Google has changed its procedures to enable "forward secrecy" by default on all its search-traffic. This means that part of the key needed to decrypt the traffic is never stored, so that in the event that there is a security breach at Google, older, intercepted traffic can't be descrambled. It's the absolute best practice for secure communications, and Google is to be commended for adopting it.
Other web sites have implemented HTTPS with forward secrecy before — we have it enabled by default on https://www.eff.org/ — but it hasn’t yet been rolled out on a site of Google’s scale. Some sites have publicly resisted implementing forward secrecy because it is more CPU intensive than standard HTTP or HTTPS. In order to address that problem, Google made improvements to the open source OpenSSL library, and has incorporated those changes into the library for anybody to use.
Forward secrecy is an important step forward for web privacy, and we encourage sites, big and small, to follow Google’s lead in enabling it!
Long Term Privacy with Forward Secrecy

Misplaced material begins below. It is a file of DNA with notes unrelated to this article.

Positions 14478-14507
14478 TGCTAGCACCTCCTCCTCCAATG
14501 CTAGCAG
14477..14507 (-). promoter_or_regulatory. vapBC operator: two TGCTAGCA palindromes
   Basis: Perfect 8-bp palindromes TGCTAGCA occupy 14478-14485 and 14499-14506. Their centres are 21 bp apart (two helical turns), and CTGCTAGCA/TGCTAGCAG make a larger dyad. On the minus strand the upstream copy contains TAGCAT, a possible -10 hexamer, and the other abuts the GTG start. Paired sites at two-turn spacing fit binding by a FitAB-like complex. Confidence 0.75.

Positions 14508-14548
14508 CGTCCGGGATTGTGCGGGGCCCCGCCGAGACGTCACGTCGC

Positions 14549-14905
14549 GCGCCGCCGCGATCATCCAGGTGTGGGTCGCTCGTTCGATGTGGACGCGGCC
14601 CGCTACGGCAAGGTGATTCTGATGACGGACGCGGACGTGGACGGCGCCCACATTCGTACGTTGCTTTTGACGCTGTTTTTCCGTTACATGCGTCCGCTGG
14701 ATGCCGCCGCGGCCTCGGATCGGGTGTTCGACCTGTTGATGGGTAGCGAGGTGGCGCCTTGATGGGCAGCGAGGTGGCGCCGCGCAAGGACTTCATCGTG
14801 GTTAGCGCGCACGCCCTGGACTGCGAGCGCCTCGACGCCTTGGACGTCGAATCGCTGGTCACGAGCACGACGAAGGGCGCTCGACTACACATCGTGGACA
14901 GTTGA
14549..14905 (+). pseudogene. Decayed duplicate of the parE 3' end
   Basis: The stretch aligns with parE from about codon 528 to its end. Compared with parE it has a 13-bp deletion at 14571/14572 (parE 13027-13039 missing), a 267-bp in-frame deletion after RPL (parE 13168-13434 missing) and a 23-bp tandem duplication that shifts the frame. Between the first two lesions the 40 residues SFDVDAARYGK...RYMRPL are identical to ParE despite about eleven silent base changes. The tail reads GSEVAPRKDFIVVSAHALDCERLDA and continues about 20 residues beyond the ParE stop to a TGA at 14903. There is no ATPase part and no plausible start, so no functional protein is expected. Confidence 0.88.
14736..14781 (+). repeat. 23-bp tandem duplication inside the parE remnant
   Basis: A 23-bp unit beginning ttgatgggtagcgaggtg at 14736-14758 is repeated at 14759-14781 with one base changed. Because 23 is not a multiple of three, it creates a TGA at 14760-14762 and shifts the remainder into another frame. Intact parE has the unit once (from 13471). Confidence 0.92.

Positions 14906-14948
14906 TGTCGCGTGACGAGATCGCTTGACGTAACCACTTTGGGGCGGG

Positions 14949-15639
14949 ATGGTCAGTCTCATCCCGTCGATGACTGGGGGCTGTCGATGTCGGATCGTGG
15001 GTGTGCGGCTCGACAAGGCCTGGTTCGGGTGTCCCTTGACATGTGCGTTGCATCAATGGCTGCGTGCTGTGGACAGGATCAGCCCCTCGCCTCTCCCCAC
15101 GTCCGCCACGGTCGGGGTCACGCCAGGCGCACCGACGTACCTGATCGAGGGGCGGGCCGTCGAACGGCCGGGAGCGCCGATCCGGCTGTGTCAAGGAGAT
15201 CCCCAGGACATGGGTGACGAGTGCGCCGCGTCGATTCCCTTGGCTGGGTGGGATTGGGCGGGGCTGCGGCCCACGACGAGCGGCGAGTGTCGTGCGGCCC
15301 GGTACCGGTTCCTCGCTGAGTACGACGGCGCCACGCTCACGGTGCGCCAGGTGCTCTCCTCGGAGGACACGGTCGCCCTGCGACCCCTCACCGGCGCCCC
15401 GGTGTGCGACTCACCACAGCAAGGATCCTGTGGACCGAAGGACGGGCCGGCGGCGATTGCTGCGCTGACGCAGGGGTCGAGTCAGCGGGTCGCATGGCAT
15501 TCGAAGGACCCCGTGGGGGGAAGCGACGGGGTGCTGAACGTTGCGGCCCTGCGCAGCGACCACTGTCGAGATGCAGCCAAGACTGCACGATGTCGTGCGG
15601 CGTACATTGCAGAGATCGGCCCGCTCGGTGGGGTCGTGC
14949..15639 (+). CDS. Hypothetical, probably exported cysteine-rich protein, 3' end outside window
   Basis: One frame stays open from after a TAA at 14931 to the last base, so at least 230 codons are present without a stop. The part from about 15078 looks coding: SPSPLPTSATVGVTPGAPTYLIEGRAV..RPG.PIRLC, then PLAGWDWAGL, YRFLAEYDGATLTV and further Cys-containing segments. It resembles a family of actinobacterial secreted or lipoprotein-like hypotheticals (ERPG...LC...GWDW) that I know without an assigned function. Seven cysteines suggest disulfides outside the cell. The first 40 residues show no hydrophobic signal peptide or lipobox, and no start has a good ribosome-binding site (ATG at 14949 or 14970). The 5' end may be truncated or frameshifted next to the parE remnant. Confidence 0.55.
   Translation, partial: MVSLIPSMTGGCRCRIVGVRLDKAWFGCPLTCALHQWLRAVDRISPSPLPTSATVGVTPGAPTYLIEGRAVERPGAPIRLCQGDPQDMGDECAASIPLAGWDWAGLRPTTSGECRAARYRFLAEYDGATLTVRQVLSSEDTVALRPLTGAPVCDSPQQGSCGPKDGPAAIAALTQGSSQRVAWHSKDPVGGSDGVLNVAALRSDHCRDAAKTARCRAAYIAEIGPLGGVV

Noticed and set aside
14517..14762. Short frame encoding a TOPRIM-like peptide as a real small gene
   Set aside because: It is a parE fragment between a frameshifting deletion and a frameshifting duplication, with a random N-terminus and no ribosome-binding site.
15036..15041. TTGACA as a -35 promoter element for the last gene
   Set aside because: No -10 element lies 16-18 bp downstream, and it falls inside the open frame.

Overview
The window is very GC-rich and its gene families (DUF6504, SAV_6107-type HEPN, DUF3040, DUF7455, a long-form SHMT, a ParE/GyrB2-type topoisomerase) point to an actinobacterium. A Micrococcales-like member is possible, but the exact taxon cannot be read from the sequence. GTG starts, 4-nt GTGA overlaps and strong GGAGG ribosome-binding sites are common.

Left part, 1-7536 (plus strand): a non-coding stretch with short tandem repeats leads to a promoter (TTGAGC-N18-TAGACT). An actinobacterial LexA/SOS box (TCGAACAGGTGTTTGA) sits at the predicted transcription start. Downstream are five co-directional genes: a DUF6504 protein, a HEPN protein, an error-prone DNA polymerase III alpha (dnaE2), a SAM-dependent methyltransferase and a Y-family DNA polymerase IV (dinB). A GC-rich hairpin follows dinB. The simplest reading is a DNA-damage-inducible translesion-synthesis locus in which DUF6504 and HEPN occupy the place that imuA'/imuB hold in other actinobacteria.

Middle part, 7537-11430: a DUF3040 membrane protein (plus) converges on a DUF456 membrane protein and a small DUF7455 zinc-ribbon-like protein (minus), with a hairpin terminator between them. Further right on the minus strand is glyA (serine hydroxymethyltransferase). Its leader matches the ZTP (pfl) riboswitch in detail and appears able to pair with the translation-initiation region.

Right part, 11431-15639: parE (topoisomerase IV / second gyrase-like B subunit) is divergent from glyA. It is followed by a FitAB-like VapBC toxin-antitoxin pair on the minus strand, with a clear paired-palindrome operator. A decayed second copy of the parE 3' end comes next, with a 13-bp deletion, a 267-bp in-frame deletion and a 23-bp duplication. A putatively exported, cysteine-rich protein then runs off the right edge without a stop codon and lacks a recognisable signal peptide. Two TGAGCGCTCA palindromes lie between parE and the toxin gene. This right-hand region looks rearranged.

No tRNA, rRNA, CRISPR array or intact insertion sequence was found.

Vtech is a ubiquitous Hong Kong-based electronic toy company whose kiddy tablets and other devices are designed to work with its cloud service, which requires parents to set up accounts for their kids. 4.8 million of those accounts just breached, leaking a huge amount of potentially compromising information, from kids’ birthdays and home addresses to […]
Yesterday, Dell was advising customers not to try to uninstall the bogus root certificate it had snuck onto their Windows machine, which would allow attackers to undetectably impersonate their work intranets, bank sites, or Google mail. Today, they apologized and offered an uninstaller — even as we’ve learned that at least one SCADA controller was […]
Last February, Lenovo shocked its security-conscious customers by pre-installing its own, self-signed root certificates on the machines it sold. These certificates, provided by a spyware advertising company called Superfish, made it possible for attackers create “secure” connections to undetectable fake versions of banking sites, corporate intranets, webmail providers, etc.
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These knitted gloves are here to save the day (and your hands) with an ultra-comfy, double-layer that will allow you to stay warm and use your phone. Now you can take photos on the fly, text, Tinder, and more without letting freezing temperatures get in your way. Plus they work with all touchscreens, so no […]